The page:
Having a secure sockets layer, or SSL, certificate on a site, for example, affects its ranking on Google and other search engines, DePinto says. Sites with SSL certificates – which authenticate a website’s identity and enables an encrypted connection – are identified by the little padlock icon in the address bar.
“When Google indexes a site, they do look for that,” DePinto says. “Anything that we design, we make sure that it’s there.”
More of IDMI’s customers want blogs to keep fresh content up to date, thereby getting more pages indexed by Google and driving organic traffic,
DePinto says. To meet that need, IDMI brought on a content writer.
“This is what makes you stand out as the industry expert,” he says. “Especially now with the pandemic – hopefully we’re winding down on that. But with these businesses realizing not everybody wants to come into the store, they’re going to the website.”
In addition to embracing more content, the privacy changes require marketers and companies to do better with their content, says Steve Cross, founder and creative director at iSynergy, Canfield.
The first step, he says, is to identify the “gold customer” persona – who the company wants to target based on needs, goals and behavior. From there, companies can craft their blogs to speak to those people or contract with an agency to write the blogs.
ISynergy is using artificial intelligence to write blogs for customers, Cross says.
The agency feeds the AI system a rough outline of what the blog is about, inputs keywords, key phrases and other details, and it will generate “with precision” a number of blogs, he says.
“I bet 80% of the copy that comes out of here has some sort of AI or [machine learning] attached to it or written some of it, whether it’s a headline or it’s body copy in a blog,” he says. “It makes you more effective. It makes us more efficient.”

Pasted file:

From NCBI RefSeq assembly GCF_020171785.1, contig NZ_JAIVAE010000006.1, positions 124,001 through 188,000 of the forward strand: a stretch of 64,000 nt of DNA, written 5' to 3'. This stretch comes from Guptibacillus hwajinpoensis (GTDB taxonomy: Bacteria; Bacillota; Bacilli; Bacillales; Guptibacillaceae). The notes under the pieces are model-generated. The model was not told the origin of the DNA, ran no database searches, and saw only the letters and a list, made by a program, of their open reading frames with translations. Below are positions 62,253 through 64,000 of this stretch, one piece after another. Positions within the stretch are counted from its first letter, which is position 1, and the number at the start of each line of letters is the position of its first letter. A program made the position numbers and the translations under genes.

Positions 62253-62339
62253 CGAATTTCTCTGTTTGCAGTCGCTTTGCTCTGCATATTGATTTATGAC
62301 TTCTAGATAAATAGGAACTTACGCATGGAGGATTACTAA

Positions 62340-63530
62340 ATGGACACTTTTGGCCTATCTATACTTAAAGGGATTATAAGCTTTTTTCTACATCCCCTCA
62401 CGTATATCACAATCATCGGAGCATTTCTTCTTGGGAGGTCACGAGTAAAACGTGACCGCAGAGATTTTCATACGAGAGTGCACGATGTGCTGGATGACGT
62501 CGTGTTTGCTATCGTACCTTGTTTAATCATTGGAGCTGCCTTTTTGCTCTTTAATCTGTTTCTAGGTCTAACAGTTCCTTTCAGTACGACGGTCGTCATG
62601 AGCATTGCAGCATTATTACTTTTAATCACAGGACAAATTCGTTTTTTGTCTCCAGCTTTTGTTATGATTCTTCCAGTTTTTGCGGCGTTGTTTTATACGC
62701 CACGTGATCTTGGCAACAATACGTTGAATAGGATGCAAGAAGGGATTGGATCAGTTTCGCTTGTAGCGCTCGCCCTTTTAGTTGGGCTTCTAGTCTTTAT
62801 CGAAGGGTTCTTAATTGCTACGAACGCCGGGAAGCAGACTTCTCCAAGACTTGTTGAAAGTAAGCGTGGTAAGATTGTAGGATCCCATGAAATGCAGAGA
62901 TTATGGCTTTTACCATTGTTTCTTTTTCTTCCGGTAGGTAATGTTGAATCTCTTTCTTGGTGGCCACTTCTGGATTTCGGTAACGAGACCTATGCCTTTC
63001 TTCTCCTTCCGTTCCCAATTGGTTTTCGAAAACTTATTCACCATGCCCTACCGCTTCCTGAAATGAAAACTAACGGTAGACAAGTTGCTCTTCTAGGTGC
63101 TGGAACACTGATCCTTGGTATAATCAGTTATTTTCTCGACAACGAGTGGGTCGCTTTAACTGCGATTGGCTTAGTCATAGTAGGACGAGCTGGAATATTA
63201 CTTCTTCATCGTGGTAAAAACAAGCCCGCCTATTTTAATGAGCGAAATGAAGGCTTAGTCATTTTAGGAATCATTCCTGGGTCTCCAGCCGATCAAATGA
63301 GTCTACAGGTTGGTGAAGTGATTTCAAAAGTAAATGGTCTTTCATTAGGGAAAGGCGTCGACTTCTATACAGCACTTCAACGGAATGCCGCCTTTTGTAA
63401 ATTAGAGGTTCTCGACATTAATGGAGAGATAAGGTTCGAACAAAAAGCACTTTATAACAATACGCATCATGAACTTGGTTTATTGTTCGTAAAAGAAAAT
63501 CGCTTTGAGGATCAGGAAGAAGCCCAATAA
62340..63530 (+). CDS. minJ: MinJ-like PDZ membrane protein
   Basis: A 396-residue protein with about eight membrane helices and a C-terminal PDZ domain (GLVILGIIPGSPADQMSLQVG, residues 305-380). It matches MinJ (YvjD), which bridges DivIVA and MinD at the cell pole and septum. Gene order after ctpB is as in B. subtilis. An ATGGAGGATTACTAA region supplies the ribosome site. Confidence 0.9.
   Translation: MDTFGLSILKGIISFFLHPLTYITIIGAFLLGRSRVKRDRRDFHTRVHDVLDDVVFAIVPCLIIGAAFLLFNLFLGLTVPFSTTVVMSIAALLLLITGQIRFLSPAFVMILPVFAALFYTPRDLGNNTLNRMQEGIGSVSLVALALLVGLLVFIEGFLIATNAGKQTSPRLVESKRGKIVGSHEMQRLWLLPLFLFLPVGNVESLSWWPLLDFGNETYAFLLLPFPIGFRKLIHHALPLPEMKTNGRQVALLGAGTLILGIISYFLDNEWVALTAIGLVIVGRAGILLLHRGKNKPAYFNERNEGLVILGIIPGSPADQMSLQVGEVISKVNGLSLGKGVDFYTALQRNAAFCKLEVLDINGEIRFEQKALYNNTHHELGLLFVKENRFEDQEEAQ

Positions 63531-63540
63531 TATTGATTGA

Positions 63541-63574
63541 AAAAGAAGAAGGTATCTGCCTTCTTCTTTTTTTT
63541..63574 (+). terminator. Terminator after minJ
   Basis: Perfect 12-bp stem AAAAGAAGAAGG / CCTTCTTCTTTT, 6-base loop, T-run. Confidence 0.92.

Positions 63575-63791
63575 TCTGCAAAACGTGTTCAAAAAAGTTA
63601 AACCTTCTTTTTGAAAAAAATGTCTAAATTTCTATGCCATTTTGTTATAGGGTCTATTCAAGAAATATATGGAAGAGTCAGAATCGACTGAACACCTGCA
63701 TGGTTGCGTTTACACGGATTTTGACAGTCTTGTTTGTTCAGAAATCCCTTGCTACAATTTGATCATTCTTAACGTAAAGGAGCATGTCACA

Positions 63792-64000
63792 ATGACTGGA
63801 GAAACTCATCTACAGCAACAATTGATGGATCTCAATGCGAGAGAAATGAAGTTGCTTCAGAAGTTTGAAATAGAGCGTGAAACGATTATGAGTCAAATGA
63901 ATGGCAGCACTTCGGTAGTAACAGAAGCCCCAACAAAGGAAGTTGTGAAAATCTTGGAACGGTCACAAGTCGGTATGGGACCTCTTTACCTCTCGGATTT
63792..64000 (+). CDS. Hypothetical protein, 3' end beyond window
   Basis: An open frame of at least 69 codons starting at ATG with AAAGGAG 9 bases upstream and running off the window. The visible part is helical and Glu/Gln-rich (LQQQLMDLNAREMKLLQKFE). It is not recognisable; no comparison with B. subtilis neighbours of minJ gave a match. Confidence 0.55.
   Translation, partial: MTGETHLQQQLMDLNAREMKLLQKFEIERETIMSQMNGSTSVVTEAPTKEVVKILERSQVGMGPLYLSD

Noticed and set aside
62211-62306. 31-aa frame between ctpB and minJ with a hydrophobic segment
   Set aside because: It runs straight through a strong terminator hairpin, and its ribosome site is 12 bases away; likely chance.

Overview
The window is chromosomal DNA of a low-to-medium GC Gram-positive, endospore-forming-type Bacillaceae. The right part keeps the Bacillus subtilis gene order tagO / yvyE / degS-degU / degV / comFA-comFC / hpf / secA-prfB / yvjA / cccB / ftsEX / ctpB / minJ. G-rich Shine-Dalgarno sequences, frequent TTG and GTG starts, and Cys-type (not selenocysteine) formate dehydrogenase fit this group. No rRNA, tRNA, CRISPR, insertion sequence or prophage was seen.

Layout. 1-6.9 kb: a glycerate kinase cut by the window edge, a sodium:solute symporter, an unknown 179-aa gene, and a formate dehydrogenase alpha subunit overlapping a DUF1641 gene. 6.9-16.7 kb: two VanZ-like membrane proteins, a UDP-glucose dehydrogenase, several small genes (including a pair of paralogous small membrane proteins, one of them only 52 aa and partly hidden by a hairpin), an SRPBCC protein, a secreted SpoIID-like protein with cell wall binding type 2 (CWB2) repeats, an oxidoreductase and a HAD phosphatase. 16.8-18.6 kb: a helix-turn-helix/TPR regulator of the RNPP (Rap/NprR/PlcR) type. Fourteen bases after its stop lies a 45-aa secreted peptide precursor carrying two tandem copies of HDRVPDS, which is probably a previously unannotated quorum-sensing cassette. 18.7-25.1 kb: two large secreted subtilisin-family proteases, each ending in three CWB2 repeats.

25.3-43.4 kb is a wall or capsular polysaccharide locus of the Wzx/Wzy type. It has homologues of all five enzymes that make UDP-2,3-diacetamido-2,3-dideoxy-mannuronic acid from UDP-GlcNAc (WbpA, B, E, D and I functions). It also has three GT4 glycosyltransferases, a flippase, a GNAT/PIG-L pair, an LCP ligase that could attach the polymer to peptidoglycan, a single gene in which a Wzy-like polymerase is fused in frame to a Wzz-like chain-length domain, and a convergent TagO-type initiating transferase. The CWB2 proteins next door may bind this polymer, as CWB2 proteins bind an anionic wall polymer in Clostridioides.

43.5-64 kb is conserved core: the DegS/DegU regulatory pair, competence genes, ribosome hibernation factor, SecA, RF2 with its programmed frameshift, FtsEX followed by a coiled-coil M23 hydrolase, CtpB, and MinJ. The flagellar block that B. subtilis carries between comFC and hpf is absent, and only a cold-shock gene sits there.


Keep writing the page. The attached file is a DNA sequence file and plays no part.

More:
The blogs still need to be looked over by human eyes before posting because “nothing will ever take the place of written editorial,” he says. But for headlines and SEO content, “it’s an effective solution,” Cross says.
The biggest impact to iSynergy’s work is its efficiency to market, he says. Getting digital marketing campaigns from ideation and discovery to execution has been expedited by almost 50%, he says, particularly A-B testing of content.
“Instead of a copywriter writing five headlines and four bodies for a Facebook campaign,” he says, “now we can put it into our AI platform and it will spit four back out to us that we can test.”
ISynergy’s three copywriters have been able to turn out more copy as well, allowing the agency to take on more customers and projects, he says. This also makes copywriting services more affordable for the customer.
In addition to blogs, agencies recommend companies take stock of their social media presence. While the loss of third-party cookies may affect Facebook, companies may consider other platforms.
“Facebook has really cracked down on the amount of insights and attributes that you can target individuals by,” 898’s Ryznar says. “On the flipside, TikTok has not yet done so.”
Television ads that use TikTok videos have pushed the platform into the mainstream, making it popular among older demographics, particularly families who are producing and watching the videos together, says Prodigal’s Hedrich.
A TikTok group featuring moms had about four billion views of its videos last year, Hedrich says. “I bet this year, it will be 12 to 20 [billion],” he says.
Prodigal is preparing TikTok video campaigns for some of its customers, he says. The videos don’t require as many resources as a TV ad would – such as lighting and camera work.
“TikTok videos need to look more authentic,” he says. “But they need to be well done. Because if the content isn’t good, if it feels like just a classic ad, no one’s going to click on it, watch it or share it.”
Pictured: Steve Cross, iSynergy; Anthony DePinto, IDMI; Jeff Ryznar, 898 Marketing; Jeff Hedrich, The Prodigal Company.